• Uniform data collection: Third, AI tools may work differently from device to device due to different data access policies created by device manufacturers. For example, many researchers and companies are developing AI-based mental health measures using data collected from technologies such as smartphones. Apple does not allow developers to collect many types of data available on Android, and numerous studies have created and validated AI mental health measures with Android-only devices.

Knowing these areas of intervention, we sought if a smartphone-based AI tool could measure the mental health of individuals with different mental health symptoms, using different devices. Although the tool was quite accurate, the different symptoms and types of data collected from the devices limited what our tool could measure compared to tools evaluated on more homogeneous populations. As these systems are deployed in larger and more diverse populations, it will be more difficult to meet the needs of different users.

Given these limitations, how can we responsibly develop AI tools that improve mental health care? As a general mindset, technologists should not assume that AI tools will perform well once deployed, but rather continuously work with stakeholders to re-evaluate solutions when they are underperforming or mismatched. to the needs of stakeholders.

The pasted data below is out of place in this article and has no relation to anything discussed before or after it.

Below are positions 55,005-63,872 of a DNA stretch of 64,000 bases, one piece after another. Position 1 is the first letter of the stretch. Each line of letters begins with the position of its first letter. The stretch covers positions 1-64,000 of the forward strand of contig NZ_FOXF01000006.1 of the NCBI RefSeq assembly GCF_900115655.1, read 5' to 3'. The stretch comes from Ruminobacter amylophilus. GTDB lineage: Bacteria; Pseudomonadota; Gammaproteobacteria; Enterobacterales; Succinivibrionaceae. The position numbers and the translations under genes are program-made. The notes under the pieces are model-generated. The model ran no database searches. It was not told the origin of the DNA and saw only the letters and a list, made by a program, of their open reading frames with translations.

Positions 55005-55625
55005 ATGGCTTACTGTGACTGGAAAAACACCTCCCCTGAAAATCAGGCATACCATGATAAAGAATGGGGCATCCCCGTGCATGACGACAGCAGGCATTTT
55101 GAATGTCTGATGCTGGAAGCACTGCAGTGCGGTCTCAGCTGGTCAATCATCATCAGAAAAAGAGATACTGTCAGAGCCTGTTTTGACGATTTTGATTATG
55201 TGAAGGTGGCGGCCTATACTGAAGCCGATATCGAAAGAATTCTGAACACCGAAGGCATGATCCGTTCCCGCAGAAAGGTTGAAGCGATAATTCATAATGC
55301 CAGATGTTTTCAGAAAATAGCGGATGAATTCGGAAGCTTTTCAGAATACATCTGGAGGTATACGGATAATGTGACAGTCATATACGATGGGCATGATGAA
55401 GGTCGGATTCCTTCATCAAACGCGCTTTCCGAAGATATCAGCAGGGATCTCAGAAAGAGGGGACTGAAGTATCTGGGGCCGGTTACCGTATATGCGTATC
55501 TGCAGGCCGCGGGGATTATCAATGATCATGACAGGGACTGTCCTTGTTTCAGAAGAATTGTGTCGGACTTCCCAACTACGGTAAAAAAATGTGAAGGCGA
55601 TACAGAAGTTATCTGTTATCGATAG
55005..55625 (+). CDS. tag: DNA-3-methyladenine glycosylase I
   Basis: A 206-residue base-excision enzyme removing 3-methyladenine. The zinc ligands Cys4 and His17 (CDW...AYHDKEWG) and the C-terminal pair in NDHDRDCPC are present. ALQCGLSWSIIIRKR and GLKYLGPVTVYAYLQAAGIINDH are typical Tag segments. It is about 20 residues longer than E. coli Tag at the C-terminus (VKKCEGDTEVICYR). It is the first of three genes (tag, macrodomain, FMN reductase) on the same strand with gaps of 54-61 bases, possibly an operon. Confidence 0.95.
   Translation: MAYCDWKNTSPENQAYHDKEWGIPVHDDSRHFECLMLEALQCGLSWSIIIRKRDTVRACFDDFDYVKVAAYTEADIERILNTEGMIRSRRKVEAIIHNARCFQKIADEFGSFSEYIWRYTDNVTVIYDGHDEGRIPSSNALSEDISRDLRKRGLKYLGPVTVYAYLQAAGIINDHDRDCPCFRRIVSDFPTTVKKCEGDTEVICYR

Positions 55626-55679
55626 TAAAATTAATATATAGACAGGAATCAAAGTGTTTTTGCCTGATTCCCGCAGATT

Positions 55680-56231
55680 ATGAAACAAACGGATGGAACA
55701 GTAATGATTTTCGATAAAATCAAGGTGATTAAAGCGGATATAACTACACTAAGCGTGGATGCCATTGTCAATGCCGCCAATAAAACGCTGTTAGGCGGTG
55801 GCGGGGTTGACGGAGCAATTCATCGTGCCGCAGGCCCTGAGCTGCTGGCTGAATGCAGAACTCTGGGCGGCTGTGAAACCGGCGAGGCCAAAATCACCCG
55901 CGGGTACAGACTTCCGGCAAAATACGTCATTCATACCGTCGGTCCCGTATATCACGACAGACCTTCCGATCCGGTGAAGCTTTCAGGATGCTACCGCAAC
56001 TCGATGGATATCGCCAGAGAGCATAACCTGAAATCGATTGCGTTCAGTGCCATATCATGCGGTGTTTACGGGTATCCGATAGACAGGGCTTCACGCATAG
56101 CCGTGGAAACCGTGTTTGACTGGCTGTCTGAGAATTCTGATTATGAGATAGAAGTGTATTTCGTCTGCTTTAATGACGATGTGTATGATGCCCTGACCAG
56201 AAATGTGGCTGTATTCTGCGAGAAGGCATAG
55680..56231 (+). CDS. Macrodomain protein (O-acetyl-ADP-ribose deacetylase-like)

On the one hand, we shouldn’t assume that technological solutions are always welcome. History proves it; it is well established that the introduction of EHRs increase in supplier burnout and are notoriously difficult to use. Likewise, we need to understand how AI mental health technologies can affect different stakeholders within the mental health system.

For example, AI-powered therapy chatbots may be an adequate solution for patients with mild mental health symptoms, but patients with more severe symptoms will need additional support. How to activate this transfer from a chatbot to a care provider? As another example, continuous measurement tools can provide a remote and less strenuous method of measuring patients’ mental health. But who should be allowed to see these metrics, and when should they be made available? Clinicians, already overloaded and experiencing data overload, may not have time to review this data outside of the appointment. At the same time, patients may feel that the collection and sharing of data violates their privacy.

Organizations deploying AI-based mental health technologies must understand these complexities to be successful. By working with stakeholders to identify the different ways that AI tools interact with and affect the people who provide, receive and affect care, technologists are more likely to create solutions that improve patient mental health.

Dan Adler is a PhD candidate at Cornell Tech, where he works in the People-Aware Computing Lab building technology to improve mental health and well-being.